Maybe folklorist Barry Ancelet spoke too soon when he scribed in a 1993 festival guide regarding how Steve Riley and the Mamou Playboys “constantly push the edge, raising the level of musicianship to hair-raising heights.” That was over 12 years ago, but little could Ancelet foresee how his observations would spiral several orders of magnitude from when those prophetic words were etched. Their eighth album, Bon Rêve, was a monumental triumph as another, even higher summit was conquered and homesteaded as their domain. Dominos continues the trend of inwardly mining forgotten treasures while once again raising the bar in the Playboys’ own inimitable style. At the disc’s very epicenter lies the domino concept that symbolizes previous generations influencing succeeding ones, leaning and falling like a series of dominoes. In the middle of this seemingly never-ending stream stands the Playboys’ metaphorical placeholder, which too leans upon and influences those emerging upstarts sprouting after them.
With a tip of the chapeau to those black-square-and-white-dots predecessors are a bluesy, bottom-thudding rendition of Canray Fontenot’s “Coulée Rodair,” a prancing Dennis McGee twin fiddle medley and an “Ardoin Medley” that conceives with “Fais Pas Tout Ca,” slides into “Midland Two-Step” and busts into “Quoi Faire.” Of course, not all their favorite dominos could be honored within a single platter but among those that are a rollicking treatment of DL Menard’s “The Bachelor’s Life” and fiddler Varise Connor’s “Mazurka,” a former instrumental that’s augmented by new lyrics written by David Greely. Yet, the digging doesn’t stop there but burrows deeper with a haunting poem adaptation of “Marie mouri” written by the 19th century slave Pierre, as well as “Les clefs de la prison,” a 1934 Lomax unearthing of ballad singer Elita Hoffpauir that’s sung a cappella in breathtaking three-part harmony.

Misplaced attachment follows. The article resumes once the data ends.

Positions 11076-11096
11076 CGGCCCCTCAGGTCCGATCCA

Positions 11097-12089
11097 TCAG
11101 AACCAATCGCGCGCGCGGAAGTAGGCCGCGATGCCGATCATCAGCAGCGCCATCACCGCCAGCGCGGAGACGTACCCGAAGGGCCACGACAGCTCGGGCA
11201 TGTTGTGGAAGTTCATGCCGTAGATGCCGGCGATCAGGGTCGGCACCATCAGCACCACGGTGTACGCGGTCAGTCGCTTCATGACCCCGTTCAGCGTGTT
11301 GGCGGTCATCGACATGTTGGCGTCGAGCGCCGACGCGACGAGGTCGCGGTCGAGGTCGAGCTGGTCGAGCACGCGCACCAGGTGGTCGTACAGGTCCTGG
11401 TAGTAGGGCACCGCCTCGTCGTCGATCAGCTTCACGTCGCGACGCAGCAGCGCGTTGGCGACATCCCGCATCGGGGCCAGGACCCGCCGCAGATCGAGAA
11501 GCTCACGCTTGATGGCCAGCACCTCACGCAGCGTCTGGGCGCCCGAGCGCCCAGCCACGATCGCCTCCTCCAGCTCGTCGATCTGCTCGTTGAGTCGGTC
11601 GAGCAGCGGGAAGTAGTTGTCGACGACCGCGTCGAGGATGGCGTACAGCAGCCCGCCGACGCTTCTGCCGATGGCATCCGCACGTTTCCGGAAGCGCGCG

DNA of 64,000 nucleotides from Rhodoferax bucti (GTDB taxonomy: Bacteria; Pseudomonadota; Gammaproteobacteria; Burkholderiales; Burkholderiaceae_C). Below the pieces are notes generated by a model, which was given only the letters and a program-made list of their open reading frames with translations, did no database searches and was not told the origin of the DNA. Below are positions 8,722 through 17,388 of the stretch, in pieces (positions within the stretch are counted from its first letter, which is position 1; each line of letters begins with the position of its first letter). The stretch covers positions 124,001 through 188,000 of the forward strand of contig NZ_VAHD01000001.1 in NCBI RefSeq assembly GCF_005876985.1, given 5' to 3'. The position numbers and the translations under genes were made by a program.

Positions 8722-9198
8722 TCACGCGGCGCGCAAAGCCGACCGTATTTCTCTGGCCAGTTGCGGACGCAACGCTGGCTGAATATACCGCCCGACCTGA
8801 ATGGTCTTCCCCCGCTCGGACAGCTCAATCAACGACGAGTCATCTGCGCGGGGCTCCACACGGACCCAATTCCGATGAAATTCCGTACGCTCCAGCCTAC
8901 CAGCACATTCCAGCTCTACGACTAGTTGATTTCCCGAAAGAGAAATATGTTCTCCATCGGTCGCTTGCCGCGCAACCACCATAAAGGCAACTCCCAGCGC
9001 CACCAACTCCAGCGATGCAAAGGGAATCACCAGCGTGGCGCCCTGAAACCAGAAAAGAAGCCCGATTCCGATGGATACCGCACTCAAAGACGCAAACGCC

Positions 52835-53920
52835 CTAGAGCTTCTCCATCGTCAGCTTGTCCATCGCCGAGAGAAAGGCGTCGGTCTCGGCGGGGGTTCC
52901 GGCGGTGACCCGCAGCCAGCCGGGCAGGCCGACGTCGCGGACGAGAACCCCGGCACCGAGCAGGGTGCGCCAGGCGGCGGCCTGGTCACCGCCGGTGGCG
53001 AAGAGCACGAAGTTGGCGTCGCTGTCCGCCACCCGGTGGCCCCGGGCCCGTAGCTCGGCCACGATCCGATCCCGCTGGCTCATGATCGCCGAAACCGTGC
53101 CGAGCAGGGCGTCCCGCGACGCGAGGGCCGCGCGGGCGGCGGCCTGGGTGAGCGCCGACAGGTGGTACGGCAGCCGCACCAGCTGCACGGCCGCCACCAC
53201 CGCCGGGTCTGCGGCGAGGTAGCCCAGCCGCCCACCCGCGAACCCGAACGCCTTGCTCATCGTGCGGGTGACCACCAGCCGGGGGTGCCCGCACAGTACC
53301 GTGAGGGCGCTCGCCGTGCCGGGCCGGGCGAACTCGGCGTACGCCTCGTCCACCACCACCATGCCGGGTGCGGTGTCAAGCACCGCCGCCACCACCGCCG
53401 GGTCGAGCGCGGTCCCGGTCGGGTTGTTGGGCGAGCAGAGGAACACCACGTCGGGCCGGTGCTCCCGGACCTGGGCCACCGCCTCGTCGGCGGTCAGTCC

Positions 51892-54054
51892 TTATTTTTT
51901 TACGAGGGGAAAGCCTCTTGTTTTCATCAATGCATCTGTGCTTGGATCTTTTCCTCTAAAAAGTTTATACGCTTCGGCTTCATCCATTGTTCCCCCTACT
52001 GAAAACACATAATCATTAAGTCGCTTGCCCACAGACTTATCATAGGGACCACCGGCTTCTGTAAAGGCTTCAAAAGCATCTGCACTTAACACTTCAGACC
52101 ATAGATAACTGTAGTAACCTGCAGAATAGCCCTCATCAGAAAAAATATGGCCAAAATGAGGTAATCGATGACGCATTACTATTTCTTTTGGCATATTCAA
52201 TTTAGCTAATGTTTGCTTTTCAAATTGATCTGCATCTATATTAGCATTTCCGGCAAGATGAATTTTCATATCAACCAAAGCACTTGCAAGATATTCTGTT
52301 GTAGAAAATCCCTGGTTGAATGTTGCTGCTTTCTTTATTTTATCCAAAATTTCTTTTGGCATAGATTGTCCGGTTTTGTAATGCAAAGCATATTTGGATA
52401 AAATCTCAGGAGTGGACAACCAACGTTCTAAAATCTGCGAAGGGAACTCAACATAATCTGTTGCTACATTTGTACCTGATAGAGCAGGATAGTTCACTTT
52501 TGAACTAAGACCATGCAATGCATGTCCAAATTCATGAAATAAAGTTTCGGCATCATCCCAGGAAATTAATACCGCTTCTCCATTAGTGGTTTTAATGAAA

While the aforementioned is solidly bedrocked in tradition replete with the Playboys’ signature, what’s also noteworthy is the quality of writing (“Pays des étrangers”), arrangements and subtle innovations that’s laced throughout the proceedings. During the exhilarating “Waxia,” (a 1920s Slim Doucet discovery), inventive guitarist Sam Broussard emulates the accordion line with nimble finger picking and percussive muting of strings. The title song finds Riley playing accordion in unison with fiddler Greely, an unusual feat in Cajun music. Clashing, tension-filled chords creatively bookend a tune of drummer Kevin Dugas’ pops, Nolan Dugas, “Wait Until I Finish Crying” while western swing daddy Milton Brown’s “Keep-a-Knockin’” is transformed into a Cajun Hot Club motif with Greely’s arty stylings and Broussard’s jazzy picking. If you haven’t surmised by now, this is hardly your run-of-the-mill dancehall fare or popular Cajun cover tune rerun. Rather, with the added bonus of the Wilson Savoy-filmed DVD segment (in the form of a dual disc), Riley and the Mamou Playboys personify Cajun music’s rightful progression and this time the evolution is televised.